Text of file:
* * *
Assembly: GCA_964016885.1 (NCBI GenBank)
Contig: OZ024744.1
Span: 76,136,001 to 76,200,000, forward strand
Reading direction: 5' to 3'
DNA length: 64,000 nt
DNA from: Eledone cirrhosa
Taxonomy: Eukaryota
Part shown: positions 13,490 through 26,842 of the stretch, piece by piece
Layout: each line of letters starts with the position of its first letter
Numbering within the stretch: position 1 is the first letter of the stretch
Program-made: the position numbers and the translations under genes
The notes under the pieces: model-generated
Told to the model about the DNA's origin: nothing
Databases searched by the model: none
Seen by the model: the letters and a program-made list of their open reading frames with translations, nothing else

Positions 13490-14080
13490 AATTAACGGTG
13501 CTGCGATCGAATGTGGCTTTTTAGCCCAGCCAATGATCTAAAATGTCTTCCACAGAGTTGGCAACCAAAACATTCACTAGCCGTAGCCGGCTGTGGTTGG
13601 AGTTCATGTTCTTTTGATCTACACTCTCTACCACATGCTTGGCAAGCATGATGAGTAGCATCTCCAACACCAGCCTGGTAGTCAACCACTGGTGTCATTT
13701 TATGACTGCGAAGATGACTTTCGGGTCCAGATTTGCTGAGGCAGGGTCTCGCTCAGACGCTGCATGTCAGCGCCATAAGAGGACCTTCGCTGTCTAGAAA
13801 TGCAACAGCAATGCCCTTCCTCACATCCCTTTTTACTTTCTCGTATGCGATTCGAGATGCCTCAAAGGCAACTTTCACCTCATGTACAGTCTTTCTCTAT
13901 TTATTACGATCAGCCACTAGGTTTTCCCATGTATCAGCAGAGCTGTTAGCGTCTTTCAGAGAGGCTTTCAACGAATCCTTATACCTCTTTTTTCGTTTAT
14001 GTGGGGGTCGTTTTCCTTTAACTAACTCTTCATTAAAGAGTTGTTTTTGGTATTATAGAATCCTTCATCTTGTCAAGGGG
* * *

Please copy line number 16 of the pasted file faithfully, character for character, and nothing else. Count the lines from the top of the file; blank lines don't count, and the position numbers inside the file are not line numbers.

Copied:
Positions 13490-14080